With Halloween approaching, why not celebrate the season by decorating with Halloween flowers? For those of you who prefer to decorate in a more autumnal manner, using Halloween colors and fall accessories are both great ways to celebrate Halloween. For those looking to scare the pants off of guests, I have a few ideas for you as well. I also have a list of some naturally spooky and bizarre flowers that any Halloween lover will appreciate. Using floral centerpieces and bouquets to decorate for Halloween is a wonderful way to showcase your creative talents and add a natural touch to your home.
Photo via A ForestFrolic (Flickr)
Some of the best Halloween flowers are seasonal flowers in Halloween colors of black, orange, yellow, dark red and dark purple. Chrysanthemums are in season in the garden and they are also always available at florists. They come in all of these Halloween colors naturally except for black. The dahlia is another fall flower that is available in Halloween colors. Roses and carnations are classic favorites always available at the florist and they can be dyed in any color you like, even black. Of course, I have to mention calla lilies since they are my favorite flower; they are available in nearly black and flame orange and they make for a very elegant Halloween bouquet or centerpiece. A bouquet of orange lilies, yellow sunflowers, and orange alstroemeria serves as both a fall bouquet and a Halloween bouquet with its candy corn colors.
Another popular way to display the best flowers for Halloween is to put them in a pumpkin! Well, not just pumpkins, but gourds in general. Look in any fall decorating magazine and you will probably find pictures of flowers in gourd vases. Simply hollow out a pumpkin and insert the right size of bowl, vase, jar, or can into the pumpkin to hold water and flowers. You don’t have to put a vessel in the pumpkin; you could just fill it with water. Or, drill holes into the pumpkin and insert individual flower stems into the pumpkin for a different look. This method could be used to make a jack o’ lantern face out of flowers as well. Don’t limit yourself to just regular orange pumpkins; white pumpkins, warty gourds, bottle gourds, and striped gourds are all gorgeous choices. Even butternut squashes can make beautiful vases! Hollow out any gourd that catches your fancy and simply fill with water and add flowers.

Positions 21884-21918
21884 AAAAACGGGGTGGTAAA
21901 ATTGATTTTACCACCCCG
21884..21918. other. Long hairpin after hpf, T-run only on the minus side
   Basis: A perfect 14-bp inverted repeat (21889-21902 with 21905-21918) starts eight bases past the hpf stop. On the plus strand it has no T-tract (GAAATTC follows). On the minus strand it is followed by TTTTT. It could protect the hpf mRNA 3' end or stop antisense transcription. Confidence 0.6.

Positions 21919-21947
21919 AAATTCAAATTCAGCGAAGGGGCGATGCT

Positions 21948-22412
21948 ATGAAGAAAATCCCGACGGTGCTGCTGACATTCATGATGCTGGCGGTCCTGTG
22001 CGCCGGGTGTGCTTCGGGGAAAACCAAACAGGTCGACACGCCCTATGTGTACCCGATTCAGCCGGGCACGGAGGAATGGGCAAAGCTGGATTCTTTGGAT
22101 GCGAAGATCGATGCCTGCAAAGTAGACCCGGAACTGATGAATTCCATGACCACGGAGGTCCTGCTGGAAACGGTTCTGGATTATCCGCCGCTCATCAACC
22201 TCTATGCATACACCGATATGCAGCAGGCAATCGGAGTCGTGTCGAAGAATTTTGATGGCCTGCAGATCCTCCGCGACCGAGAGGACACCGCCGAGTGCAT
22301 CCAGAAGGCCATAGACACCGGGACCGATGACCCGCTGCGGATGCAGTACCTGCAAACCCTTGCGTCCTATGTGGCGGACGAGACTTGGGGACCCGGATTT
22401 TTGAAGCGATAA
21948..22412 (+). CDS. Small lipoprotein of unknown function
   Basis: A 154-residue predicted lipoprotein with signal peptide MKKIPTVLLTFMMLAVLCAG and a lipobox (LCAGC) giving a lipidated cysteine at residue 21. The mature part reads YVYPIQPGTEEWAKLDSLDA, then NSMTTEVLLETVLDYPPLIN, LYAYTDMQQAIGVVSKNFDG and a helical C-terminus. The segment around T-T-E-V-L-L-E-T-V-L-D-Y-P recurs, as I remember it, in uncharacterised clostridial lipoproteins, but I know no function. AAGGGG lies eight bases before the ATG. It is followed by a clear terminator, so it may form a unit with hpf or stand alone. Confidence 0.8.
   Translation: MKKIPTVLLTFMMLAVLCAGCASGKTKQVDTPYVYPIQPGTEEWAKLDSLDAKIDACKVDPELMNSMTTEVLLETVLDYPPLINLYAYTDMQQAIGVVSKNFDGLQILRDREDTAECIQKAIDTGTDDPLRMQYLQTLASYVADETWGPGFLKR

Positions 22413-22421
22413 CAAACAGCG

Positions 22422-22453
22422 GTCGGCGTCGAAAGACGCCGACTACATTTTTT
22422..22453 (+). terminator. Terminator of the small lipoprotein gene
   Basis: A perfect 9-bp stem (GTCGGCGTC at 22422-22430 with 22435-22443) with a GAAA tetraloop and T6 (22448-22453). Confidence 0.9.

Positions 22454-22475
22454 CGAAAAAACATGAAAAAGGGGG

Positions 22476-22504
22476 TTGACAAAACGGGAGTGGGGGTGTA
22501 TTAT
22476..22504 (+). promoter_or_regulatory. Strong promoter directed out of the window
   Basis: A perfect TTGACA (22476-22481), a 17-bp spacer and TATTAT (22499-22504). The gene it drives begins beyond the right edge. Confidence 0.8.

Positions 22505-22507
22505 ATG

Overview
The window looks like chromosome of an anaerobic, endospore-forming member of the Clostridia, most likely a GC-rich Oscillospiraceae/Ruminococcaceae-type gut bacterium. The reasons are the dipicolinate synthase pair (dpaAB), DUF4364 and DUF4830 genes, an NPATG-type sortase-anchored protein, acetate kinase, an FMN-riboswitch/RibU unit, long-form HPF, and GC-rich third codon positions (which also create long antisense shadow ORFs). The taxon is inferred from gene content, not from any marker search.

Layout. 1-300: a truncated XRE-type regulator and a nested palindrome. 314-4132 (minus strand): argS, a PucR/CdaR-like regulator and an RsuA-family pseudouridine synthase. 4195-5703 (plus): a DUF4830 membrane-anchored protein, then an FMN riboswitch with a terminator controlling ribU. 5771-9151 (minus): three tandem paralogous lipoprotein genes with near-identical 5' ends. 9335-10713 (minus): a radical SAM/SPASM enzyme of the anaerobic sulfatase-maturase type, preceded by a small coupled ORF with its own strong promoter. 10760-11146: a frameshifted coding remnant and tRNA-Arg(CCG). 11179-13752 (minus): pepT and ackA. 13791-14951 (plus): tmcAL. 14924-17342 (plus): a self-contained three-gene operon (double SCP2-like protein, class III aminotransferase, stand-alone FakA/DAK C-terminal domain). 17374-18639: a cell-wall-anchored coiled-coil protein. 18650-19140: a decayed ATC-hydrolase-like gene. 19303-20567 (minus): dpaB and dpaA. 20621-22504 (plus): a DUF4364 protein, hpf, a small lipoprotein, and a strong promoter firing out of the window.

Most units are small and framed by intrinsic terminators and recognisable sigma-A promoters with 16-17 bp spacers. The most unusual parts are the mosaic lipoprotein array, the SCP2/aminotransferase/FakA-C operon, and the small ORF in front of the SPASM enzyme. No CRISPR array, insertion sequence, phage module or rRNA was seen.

Photo via Jerry (Flickr)
If you’re dreaming of a creepy look for Halloween, using the right accessories can spookify almost any flower. Try adding fake blood to white roses to give them a blood-spattered look. You could do the same with most white flowers. Add fake eyeballs to the center of dark red or black roses for an eye-popping display, or scarier yet — tuck a fake hand into the center of a blood-flecked bouquet and wait for screams. Realistic fake spiders on a bouquet of flowers are another way to scare guests. Use a skull for a vase if you can find one. If you are too squeamish for these ideas, add some bat or scarecrow floral picks to a bouquet of yellow and orange daisies or chrysanthemums.
Photo via Joshua Dickens (Flickr)
Some of the best Halloween flowers are created by nature and need no further help to be bizarre or spooky. Just look at the bat flower — this nearly-black flower features “wings” like bat wings and long whiskers that make it look like something from an alien planet. Sometimes you can find these plants around Halloween. Then there is the corpse-scented dark red and black voodoo lily that looks equally strange. Eyeball plant is an annual with flowers that look like yellow and orange eyeballs; it also numbs the mouth in case you have some mad, evil dentists running around your party. I have to mention carnivorous plants like the Venus fly trap, nepenthes, and sarracenias; they may not be flowers, but their spook factor is high. Tuck them amidst some red cockscomb, which resembles a brain, or within some weird octopus orchids or bat-faced cupheas. For a more light-hearted flower, choose candy corn vine; the flowers look just like the candy.
Photo via Leonora Enking (Flickr)
Photo via brewbooks (Flickr)